I had a nightmare. All of my teeth were falling out. I kept trying to catch them before they fell to the ground and I lost them completely. I tried to shove them back up into my gums, but then I couldn’t open my mouth.
When I woke, I checked my teeth, and of course everything was fine. They were all in place. Why was I so shaken by this dream? Was it because it was so real?
A friend called me that day, long distance. I talked to her about it, and asked, “What do you think it meant?”
Instead of telling me what she thought it meant, she asked me a question, “When you see someone with crooked or missing teeth, what do you think of?”
My reply was, “I think of their personality. Their teeth are a part of them, it makes them speak the way they do, and makes their smile unique.”
My friend then said to me, “So, if it were my dream about losing teeth, and I thought that teeth represented personality—a part of me, what makes me smile, and uniqueness—I would ask myself: What is happening in my life that is making me feel like I am losing these things?”
Her quick interpretation stunned me. I felt a wash of light burn through me from my feet all the way up to the phone I held against my ear.
At that time, I was in a relationship I wasn’t really sure of. We had been together at that point for almost a year. I had realized that I was changing to suit this lover’s needs, instead of it being the two of us growing together.
I had definitely changed my personality, and I felt like I had given up a part of myself just to keep hanging on. There were surely less smiles being shared in my life. I could see that I was moving from what made me unique into what this partner wanted me to be.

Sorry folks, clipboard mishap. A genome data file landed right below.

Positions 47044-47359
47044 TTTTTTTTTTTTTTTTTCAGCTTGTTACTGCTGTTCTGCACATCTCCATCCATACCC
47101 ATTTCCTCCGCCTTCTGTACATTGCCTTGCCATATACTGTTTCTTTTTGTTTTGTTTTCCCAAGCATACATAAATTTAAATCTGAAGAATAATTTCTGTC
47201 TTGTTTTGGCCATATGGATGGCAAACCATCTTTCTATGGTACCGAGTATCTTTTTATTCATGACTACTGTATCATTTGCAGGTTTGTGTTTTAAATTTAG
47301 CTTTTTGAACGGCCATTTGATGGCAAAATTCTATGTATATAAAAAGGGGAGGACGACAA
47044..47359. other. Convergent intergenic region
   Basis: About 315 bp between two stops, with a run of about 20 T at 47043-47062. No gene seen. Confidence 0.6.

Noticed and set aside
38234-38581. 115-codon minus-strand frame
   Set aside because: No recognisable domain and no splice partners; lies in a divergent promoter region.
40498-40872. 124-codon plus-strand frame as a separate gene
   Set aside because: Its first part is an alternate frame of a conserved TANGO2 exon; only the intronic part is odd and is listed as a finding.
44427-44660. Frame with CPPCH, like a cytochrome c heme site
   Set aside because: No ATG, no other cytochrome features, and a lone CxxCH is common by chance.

After that phone call such a long time ago, I have always interpreted my own dream symbols. I leave the mass Dream Interpretation books on the shelf. What makes sense and is the truth to me might mean something completely different to someone else.
“Sleep is the best meditation.” ~ Dalai Lama
What do you think of when you see a spider?
When I think of spiders, I think about communication in all directions and being plugged in to everything going on. I also think of women and all that they juggle. (Because spiders make big webs and know what is happening on any given strand.)
What about when you think of flying? Does it scare you? Is it for other people?
When I think of flying, I think about freedom—having the ability to do anything I want to do, anywhere in my world. (Because flying like a bird means no restrictions.)
What about when you think of lovemaking?
When I think of lovemaking, I think of the joyful willingness and happiness to combine my energy with someone else’s, usually with the purpose to strengthen and explore.
When I dream of those things, my interpretations will be different from yours.
The next time you have a dream that impacts you, though it seems to make no sense in waking life, write it down.
Add no details, and don’t edit yourself.
Where were you?
What was happening?
Who else was there?
How did you feel?
Was there an important symbol in the dream.
(Did you see a cat? Was it raining? Were you in a car?)
After you do that, look at your writing and see what sort of words or turns of phrases you used that can give you some clues.
Then look to see if any of those words or phrases correspond with what is happening in your real life.
After a while, you’ll have created your own dream dictionary, personalized with advice just for you—from your own subconscious. This technique also helps turn bad dreams and haunting images into curiosities to explore.
In due course, the relationship that made me feel like I was losing teeth ended.
I do appreciate having had the relationship, and the dream that helped me learn that I couldn’t give up important parts of myself to be in that partnership—or any partnership going forward.
Author: Lori Grace (Petroff)
Editor: Toby Israel
Photo: Vinoth Chandar/Flickr